surface. When this calcareous lava had ceased to move, it gradually became dry and hard, during which process the mass was lowered seven feet and a half. It contained fragments of earth of a ferruginous colour, and emitting a sulphureous smell. Comes of sand thrown up —Many of the appearances exhibited in the alluvial plains indicate clearly the alternate rising and sinking of the ground. The first effect of the more violent shocks was usually to dry up the rivers, but they immediately afterwards overflowed their banks. Along the alluvial plains, and in marshy places, an immense number of cones of sand were thrown up. These appearances Hamilton explains, by supposing that the first movement raised the fissured plain from below upwards, so that the rivers and stagnant waters in bogs sank down, or at least were not upraised with the soil. But when the ground returned with violence to its former position, the water was thrown up in jets through fissures.”
Formation of circular hollows.-In the report of the Academy, we find that some plains were covered with circular hollows, for the most part about the size of carriage-wheels, but often somewhat larger or smaller. When filled with water to within a foot or two of the surface, they appeared like wells ; but, in general, they were filled with dry sand, sometimes with a concave surface, and at other times convex. (See Fig. 53, p. 407.) On digging down, they found them to be funnel-shaped, and the moist loose sand in the centre marked the tube up which the water spouted. The annexed cut (Fig. 54.) represents a section of one of these inverted cones when the water had disappeared, and nothing but dry micaceous sand remained.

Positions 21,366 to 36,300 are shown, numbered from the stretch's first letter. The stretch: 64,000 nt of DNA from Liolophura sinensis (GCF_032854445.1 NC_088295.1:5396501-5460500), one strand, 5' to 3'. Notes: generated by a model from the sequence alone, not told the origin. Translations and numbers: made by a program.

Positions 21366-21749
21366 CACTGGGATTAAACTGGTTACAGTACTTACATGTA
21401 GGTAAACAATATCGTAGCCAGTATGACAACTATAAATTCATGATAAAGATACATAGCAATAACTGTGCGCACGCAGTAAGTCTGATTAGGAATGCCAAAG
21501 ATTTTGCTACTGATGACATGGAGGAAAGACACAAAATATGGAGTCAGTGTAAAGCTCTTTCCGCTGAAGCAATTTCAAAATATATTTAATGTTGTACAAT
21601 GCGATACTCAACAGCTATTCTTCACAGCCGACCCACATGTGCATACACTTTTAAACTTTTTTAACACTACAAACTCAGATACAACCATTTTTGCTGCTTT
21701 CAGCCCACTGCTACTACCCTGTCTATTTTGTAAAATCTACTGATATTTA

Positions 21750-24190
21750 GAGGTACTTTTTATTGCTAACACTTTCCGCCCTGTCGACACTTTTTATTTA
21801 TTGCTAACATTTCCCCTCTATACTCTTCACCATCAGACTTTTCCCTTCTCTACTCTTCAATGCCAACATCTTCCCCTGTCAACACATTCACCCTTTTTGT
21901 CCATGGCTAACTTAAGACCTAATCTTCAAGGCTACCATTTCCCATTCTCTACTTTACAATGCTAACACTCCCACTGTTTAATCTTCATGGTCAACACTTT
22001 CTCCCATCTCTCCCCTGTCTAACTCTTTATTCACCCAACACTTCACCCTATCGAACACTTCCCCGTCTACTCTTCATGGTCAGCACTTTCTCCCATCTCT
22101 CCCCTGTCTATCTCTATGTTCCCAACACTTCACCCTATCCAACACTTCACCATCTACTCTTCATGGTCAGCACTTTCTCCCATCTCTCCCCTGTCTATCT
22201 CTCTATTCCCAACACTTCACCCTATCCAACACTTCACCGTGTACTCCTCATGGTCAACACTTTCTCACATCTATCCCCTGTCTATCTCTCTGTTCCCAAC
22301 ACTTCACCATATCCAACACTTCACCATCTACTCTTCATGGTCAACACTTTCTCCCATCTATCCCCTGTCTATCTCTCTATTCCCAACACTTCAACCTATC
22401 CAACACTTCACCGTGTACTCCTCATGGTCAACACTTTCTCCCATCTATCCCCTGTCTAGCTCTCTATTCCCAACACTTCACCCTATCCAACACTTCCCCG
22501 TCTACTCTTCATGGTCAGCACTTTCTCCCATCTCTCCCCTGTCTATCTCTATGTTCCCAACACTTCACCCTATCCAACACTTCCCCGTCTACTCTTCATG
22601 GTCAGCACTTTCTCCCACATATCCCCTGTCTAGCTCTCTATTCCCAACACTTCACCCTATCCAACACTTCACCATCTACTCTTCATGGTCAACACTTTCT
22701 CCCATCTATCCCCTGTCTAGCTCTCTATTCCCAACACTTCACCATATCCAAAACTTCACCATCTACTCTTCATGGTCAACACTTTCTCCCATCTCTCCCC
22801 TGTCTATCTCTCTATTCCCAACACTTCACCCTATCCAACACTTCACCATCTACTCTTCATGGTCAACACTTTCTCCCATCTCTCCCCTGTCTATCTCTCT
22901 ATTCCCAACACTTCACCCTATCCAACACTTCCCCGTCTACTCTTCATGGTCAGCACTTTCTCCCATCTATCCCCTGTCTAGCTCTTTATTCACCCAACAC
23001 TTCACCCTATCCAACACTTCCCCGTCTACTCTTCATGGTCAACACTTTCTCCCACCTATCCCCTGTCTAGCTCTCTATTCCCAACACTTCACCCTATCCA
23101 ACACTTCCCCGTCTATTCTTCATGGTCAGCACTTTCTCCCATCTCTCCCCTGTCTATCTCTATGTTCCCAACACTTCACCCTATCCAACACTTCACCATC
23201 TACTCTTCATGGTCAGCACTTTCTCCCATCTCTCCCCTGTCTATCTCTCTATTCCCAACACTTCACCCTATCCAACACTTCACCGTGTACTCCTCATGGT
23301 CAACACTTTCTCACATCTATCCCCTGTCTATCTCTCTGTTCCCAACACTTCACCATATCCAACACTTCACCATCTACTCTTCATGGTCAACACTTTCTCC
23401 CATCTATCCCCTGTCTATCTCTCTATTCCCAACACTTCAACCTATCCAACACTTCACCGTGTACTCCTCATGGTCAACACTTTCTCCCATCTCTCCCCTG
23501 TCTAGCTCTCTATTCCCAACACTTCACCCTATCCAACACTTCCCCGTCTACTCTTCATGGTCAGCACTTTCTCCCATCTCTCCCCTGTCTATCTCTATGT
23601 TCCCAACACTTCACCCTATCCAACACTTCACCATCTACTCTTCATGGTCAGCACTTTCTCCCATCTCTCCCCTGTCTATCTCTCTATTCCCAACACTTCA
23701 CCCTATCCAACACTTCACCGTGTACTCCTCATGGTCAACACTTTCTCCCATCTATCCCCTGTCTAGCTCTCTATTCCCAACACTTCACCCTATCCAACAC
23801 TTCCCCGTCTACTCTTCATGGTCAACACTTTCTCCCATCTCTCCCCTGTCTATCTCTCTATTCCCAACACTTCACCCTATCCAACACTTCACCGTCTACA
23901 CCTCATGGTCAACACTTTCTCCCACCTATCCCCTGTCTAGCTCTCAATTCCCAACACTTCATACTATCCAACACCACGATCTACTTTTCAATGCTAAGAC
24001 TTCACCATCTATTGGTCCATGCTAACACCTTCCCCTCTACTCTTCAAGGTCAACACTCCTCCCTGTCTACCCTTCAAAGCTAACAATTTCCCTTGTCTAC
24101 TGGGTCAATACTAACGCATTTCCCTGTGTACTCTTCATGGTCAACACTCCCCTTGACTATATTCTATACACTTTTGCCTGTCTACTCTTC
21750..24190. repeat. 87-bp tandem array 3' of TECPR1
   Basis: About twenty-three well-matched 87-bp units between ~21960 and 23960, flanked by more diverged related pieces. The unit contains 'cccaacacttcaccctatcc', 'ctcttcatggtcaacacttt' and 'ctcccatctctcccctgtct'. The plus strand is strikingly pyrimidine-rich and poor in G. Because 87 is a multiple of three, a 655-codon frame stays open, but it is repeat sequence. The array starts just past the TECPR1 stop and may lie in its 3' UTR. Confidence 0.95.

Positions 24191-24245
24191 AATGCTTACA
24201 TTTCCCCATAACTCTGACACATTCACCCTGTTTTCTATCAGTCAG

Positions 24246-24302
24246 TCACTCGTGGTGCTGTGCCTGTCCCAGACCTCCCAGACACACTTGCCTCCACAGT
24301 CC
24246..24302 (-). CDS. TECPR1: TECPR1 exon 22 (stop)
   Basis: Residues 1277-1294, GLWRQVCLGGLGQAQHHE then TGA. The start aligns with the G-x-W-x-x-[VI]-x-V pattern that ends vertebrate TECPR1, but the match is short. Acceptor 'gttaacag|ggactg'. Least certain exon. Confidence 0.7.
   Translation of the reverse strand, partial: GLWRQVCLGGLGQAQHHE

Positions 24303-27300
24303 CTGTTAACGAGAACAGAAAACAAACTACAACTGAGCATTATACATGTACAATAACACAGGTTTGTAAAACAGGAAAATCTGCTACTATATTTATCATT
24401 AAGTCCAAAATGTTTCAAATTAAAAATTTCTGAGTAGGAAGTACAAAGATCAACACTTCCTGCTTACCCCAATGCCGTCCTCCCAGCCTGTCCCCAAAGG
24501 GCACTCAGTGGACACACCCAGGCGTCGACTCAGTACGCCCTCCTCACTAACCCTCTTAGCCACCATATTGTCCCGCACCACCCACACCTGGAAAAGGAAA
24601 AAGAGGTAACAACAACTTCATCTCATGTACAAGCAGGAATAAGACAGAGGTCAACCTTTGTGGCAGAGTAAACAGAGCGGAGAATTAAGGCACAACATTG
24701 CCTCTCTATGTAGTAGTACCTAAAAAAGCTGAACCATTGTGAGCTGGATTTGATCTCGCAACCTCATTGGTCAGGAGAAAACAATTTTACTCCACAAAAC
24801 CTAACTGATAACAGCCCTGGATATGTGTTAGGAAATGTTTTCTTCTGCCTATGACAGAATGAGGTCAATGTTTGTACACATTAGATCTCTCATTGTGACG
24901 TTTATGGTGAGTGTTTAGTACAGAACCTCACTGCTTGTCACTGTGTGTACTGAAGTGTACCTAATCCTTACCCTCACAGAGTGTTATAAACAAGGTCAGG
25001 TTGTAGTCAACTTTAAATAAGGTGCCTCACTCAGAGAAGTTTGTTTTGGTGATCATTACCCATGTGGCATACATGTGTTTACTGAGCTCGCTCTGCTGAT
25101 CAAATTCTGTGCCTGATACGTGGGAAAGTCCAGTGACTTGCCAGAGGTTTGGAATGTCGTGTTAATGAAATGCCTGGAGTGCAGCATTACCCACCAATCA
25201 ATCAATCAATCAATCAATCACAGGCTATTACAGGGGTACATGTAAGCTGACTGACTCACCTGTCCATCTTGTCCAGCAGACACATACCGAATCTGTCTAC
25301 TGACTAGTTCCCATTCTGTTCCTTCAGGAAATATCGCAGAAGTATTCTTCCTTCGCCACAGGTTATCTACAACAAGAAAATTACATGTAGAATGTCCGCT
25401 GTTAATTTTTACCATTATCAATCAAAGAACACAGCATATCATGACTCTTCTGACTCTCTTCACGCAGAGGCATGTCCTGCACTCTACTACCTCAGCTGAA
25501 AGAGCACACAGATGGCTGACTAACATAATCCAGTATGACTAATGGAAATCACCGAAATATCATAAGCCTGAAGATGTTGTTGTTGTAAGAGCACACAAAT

Fall of the sea cliffs.—Along the sea-coast of the Straits of Messina, near the celebrated rock of Scilla, the fall of huge masses detached from the bold and losty clists overwhelmed many villas and gardens. At Gian Greco a continuous line of cliff, for a mile in length, was thrown down. Great agitation was frequently observed in the bed of the sea during the shocks, and, on those parts of the coast where the movement was most violent, all kinds of fish were taken in abundance, and with unusual facility. Some rare species, as that called Cicirelli, which usually lie buried in the sand, were taken on the surface of the waters in great quantity. The sea is said to have boiled up near Messina, and to have been agitated as if by a copious discharge of vapours from its bottom.